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Review Archives (Staff Reviews)

You are currently looking through staff reviews for games that are available on every platform the site currently covers. Below, you will find reviews written by all eligible authors and sorted according to date of submission, with the newest content displaying first. As many as 20 results will display per page. If you would like to try a search with different parameters, specify them below and submit a new search.

Available Reviews
Far Cry (PC)

Far Cry review (PC)

Reviewed on August 31, 2008

On this tropical paradise of a Caribbean island, the jungle is both your greatest weapon and your biggest liability. With only a handful of markers on your radar to guide you in the right direction, you’ll have to carve your own path through the nearly limitless foliage, and it’s a sure bet you’ll run into more than a few enemy soldiers on your way. How you go about dispatching them is a question of your gamer instincts, but the cold reality is that it only takes a few bullets to bring Jack Carver down. Going balls-to-the-walls is, as you might imagine, not always the most effective tactic.
Suskie's avatar
Disgaea 3: Absence of Justice (PlayStation 3)

Disgaea 3: Absence of Justice review (PS3)

Reviewed on August 31, 2008

The game falters slightly because it couldn't pull a rabbit out of the hat and produce something wholly new and exciting that we haven't already seen from the franchise. Evolution can be a grand thing, though, and that's precisely what's offered here.
honestgamer's avatar
Quake III Arena (Dreamcast)

Quake III Arena review (DC)

Reviewed on August 31, 2008

Whenever I gained the ability of flight, there was always a watered down version of the Bitterman rule that slowly evolved. “He’s flying again! Get him!”
EmP's avatar
F.E.A.R.: First Encounter Assault Recon (PC)

F.E.A.R.: First Encounter Assault Recon review (PC)

Reviewed on August 29, 2008

F.E.A.R. is essentially a one-trick pony, but is salvaged by the fact that it's an exceptionally clever one. F.E.A.R. does 'Bullet Time' better than any title has managed yet. It somehow functions a whole load better from the first-person perspective than it ever did in its third-person origins, and it forms the backbone of F.E.A.R.'s trick. This is Monolith's take on FPS set-pieces. The twist? Create your own.
Lewis's avatar
Tom Clancy's Rainbow Six: Vegas (PSP)

Tom Clancy's Rainbow Six: Vegas review (PSP)

Reviewed on August 26, 2008

We know that special-ops missions must often be unromantic, behind-the-scenes dirty work, but the developers must have forgotten that Vegas is a game. Because nothing is so disappointing about it as the fact that it never feels like we’re in Vegas.
Masters's avatar
Lord of the Rings: The Third Age (Game Boy Advance)

Lord of the Rings: The Third Age review (GBA)

Reviewed on August 22, 2008

Unlike the version hoarded across the XBox, PS2 and Gamecube (which got the odd third party title by what I assume was someone’s mistake), the GBA Third Age is content to take its material straight from the source. It doesn't steal mechanics from well-known Square games, it doesn't cock-slap the canon. It simply exists in the shadow of a lesser game, probably feeling very bitter and upset about the entire thing.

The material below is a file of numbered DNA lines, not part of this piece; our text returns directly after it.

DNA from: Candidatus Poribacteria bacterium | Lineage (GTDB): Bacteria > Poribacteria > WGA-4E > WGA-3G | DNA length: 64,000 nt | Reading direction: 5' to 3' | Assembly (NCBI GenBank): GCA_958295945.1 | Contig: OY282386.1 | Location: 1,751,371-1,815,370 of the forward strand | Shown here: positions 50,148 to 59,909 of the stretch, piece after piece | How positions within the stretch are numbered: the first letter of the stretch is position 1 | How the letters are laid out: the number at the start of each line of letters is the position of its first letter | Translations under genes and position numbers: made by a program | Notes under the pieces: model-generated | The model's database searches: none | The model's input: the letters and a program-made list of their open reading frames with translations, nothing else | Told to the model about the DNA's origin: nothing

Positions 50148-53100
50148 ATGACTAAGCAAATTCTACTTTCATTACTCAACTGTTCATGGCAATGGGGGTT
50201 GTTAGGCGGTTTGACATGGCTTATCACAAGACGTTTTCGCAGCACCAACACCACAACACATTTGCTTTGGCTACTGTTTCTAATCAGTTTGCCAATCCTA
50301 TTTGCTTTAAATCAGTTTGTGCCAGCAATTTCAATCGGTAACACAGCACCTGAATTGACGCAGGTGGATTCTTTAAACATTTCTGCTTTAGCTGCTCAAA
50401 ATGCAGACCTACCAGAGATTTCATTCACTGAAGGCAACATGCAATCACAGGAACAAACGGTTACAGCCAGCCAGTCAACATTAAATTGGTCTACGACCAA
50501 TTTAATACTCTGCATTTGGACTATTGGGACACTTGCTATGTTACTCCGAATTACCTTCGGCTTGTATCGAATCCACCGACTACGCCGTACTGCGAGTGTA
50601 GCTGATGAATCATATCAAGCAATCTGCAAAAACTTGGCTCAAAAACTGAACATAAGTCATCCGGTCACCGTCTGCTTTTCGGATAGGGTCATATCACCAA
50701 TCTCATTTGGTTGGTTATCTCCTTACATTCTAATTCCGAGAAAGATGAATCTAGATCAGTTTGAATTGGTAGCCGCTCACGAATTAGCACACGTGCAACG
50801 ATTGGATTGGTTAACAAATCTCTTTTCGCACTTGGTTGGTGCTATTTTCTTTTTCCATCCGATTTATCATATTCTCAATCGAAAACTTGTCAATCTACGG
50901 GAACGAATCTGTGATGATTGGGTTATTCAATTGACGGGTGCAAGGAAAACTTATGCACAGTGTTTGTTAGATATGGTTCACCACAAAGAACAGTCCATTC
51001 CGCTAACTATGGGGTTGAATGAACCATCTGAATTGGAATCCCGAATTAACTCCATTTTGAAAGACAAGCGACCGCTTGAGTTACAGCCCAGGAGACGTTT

EmP's avatar
Turok (PC)

Turok review (PC)

Reviewed on August 21, 2008

In many ways, this 2008 incarnation of the classic franchise does a decent job of recreating those Turok memories. The dinosaurs are out in full force once again, the staple crossbow is back, and there are plenty of opportunities to combine these two features in a gloriously bloody way. Unfortunately, for the most part, Turok serves only as something of a wake-up call as to how much gaming has moved on since then, and how much this title is stuck in the past.
Lewis's avatar
Izuna 2: The Unemployed Ninja Returns (DS)

Izuna 2: The Unemployed Ninja Returns review (DS)

Reviewed on August 21, 2008

Trudging through a dungeon each time you fight the boss monster might not sound so bad—after all, we did that same thing for years before developers started generously sprinkling save points throughout their labyrinths—but in Izuna 2 it can be decidedly demoralizing. On one run, you might fly through seven or eight floors with barely an issue. Then on the next, a lucky bunch of enemies might defeat you before you reach even the first staircase. It all comes down to trap placement and item allotment.
honestgamer's avatar
Soulcalibur IV (PlayStation 3)

Soulcalibur IV review (PS3)

Reviewed on August 18, 2008

Some of the new characters also try to ratchet up the sex appeal, with one girl in a wire-frame dress (newcomer Ashlotte) tumbling before the start of each match while the camera swoops down to catch a shot of her panties. Most of the character models are admittedly attractive and I like a bit of bosom or a pair of long legs as much as the next guy—perhaps more, if I'm to be honest—but there will be times when you'll surely grimace and wonder why someone got so much sex in your SoulCalibur.
honestgamer's avatar
Little League World Series Baseball 2008 (Wii)

Little League World Series Baseball 2008 review (WII)

Reviewed on August 16, 2008

Not every game that promises optimization for Wii has been able to deliver anything noteworthy, but Little League World Series 2008 happens to be one of those rare success stories. It's not likely to win over hardcore baseball fanatics, but for those who simply want some fun gaming sessions with friends, family members or a mixture of the two, Activision's latest definitely warrants a rental or even a purchase.
honestgamer's avatar
MYST (DS)

MYST review (DS)

Reviewed on August 15, 2008